Pictured: Cooler Shock Ice Packs via Amazon
- The first and most obvious use for these… use them in your cooler to keep your homebrew, favorite craft beer and more cold. I went to ice packs instead of ice after watching a segment on packing your cooler properly on “Good Eats”. Thanks to Alton Brown I have been ice free since and haven’t looked back.
- Traveling someplace to brew – put your yeast and hops in a small cooler with an ice pack.
- I like to keep an ice pack next to yeast in my fridge to help temp stabilize it.
- If you’re using an ice bath to help keep fermentation temperatures down, you can use ice packs instead of ice. This method saves you needing to drain water from the bath like you would have if you had added more ice, adding more gel packs doesn’t add any additional water to the mix. If you’re in the practice of purchasing bags of ice for this, this method will also save you money in the long run.
- If you have warm ground water temps, set up your system with a pre-chiller and use ice packs to help chill down your ground water.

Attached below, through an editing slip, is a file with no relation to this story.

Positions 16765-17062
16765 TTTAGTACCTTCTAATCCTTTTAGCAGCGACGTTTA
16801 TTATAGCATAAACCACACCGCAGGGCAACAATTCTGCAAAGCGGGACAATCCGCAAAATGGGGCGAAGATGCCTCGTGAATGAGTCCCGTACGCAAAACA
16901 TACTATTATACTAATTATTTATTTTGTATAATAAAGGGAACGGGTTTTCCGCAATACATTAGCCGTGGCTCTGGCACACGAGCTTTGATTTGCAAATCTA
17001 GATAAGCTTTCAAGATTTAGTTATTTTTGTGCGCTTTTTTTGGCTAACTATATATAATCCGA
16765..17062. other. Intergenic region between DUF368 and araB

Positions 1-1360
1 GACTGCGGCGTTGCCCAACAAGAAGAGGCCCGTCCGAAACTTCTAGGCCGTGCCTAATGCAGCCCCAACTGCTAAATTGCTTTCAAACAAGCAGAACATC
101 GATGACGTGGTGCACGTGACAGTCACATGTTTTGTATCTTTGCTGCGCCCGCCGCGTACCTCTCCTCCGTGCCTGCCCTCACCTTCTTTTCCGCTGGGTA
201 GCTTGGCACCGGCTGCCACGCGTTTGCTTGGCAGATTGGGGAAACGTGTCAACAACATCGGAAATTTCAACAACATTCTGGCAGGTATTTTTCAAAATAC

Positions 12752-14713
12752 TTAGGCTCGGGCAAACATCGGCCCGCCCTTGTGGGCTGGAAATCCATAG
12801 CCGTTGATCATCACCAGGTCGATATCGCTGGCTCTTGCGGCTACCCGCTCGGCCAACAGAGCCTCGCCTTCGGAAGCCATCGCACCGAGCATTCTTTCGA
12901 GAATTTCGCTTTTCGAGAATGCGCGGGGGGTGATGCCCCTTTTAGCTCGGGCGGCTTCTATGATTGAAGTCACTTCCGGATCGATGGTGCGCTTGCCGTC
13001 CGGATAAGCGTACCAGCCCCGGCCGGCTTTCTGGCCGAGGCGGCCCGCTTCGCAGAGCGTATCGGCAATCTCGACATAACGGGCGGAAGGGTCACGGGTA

What Else? Submit a Tip and Let Us Know
Cooler Shock Performance Chart via their 3 x Large Offering on Amazon
Some Ice Packs to Consider:
- Cooler Shock Gel Packs – via Amazon. In my opinion… these are amazing. The are made of thick mylar and come in several sizes and configurations. Some are pre-made and others are DIY. For the DIY versions you add the water to finish them off.
- Nordic Ice NOR1006 Reusable Long-Lasting 24 Oz Gel Pack – smaller size, handy for temp stabilizing yeast in the fridge.
Frozen water in gallon jugs and 2L bottles can also be used for some of these tasks. Although their pound for pound performance may trail behind something like a Cooler Shock Ice Pack, they are an economical option. I would lean more toward using 2L bottles are they are generally more rugged than gallon jugs.
This is a Top Post! See: All Top Posts
More: Recent Great Deals